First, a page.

— Dr. Ali Al-Ghamdi is a former Saudi diplomat who specializes in Southeast Asian affairs.
Riyadh conference key in seeking alternative to Assad
By Abdulrahman al-Rashed
Tuesday, 8 December 2015
The upcoming Riyadh conference is the first serious attempt to map out Syria's future, and it's the first meeting of Syrian opposition groups to be held according to official and international desire.
It originated from the most recent Vienna talks and their sponsors, including the Russians. Representatives of different political and armed groups - Sunnis, Alawites, Druze and Christians - will attend the meeting. It will not, of course, include key players like ISIS and the al-Nusra Front.
The participants are required to reach an agreement in order to begin forming a transitional government within six months, so it can manage the country for a year and a half and then hold elections.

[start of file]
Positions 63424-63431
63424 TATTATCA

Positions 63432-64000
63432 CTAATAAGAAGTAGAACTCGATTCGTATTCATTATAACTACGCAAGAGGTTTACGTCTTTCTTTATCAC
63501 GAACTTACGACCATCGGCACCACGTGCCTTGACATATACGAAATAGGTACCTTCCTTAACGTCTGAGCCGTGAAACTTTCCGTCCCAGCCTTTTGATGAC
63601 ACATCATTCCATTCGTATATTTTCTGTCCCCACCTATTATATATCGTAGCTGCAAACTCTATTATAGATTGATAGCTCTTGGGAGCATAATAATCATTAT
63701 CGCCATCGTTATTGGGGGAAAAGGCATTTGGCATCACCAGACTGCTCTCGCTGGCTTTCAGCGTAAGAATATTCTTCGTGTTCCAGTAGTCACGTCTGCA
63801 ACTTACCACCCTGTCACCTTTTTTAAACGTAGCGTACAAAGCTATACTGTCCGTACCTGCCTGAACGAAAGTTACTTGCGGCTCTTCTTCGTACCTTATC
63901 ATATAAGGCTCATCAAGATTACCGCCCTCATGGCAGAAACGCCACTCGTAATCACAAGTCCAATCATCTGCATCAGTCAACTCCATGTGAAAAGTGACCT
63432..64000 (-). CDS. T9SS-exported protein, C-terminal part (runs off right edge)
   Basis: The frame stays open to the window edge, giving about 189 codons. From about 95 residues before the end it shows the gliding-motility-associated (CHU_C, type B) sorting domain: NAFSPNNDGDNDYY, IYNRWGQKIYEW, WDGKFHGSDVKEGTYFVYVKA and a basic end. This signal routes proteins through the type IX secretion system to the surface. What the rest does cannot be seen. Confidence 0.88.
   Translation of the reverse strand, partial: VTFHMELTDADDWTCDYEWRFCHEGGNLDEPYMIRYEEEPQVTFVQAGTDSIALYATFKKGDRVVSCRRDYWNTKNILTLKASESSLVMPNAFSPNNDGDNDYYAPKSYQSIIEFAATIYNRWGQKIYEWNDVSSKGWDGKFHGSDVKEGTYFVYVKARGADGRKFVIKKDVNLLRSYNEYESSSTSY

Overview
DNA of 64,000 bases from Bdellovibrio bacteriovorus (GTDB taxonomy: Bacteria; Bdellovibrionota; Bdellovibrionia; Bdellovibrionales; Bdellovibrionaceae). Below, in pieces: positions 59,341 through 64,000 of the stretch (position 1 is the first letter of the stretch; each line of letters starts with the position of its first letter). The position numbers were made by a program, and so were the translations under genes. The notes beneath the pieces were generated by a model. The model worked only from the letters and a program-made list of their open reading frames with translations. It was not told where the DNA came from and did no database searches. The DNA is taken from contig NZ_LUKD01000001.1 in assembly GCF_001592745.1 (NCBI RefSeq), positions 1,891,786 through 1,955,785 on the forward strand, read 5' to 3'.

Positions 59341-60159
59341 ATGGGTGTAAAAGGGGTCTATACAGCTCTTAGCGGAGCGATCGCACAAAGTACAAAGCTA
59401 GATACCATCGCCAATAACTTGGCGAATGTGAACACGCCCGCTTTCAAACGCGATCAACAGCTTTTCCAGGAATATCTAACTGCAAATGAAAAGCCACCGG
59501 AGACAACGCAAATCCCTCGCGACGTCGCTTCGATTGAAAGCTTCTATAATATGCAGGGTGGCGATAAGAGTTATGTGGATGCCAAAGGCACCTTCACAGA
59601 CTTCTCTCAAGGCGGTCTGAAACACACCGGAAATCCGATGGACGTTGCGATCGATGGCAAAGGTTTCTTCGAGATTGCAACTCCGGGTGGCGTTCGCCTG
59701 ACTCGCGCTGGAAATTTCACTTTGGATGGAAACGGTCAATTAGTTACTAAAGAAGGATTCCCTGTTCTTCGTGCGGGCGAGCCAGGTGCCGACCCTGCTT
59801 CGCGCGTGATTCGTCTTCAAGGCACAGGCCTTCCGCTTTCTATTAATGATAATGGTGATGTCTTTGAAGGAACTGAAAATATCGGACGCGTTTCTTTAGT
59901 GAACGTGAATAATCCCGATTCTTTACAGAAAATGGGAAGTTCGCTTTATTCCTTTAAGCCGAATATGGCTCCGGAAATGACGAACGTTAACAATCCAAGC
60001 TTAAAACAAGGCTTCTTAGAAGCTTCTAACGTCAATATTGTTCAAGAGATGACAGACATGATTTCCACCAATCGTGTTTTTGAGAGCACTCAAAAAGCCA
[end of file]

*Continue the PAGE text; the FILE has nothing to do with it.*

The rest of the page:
The Riyadh conference is the first step to convince the opposition of a plan for a peaceful solution, one that is supposed to end the authority of Bashar al-Assad and mobilize international support to militarily cleanse Syria of Iran's militias, as well as ISIS and other terrorist organizations. Although the purpose of the conference seems mythical and the mission seems impossible, the Syrian opposition must think with its mind.
The Trojan horse
Not all of those participating in the Riyadh conference belong to a real opposition against the Syrian regime, as some of them describe themselves as "independent opposition." We know well that some of these figures are affiliated with Iran and Assad's regime. The "flexibility" displayed in the list of those invited, including some figures affiliated with Iran, may reflect one of the requirements set by the recent Vienna talks, which requested that Saudi Arabia organize the Syrian opposition conference. I expect those figures aligned with Iran to play the role of a Trojan horse during the Riyadh meeting, and attempt to thwart the prospective agreement by prolonging the debate and sabotaging the conference.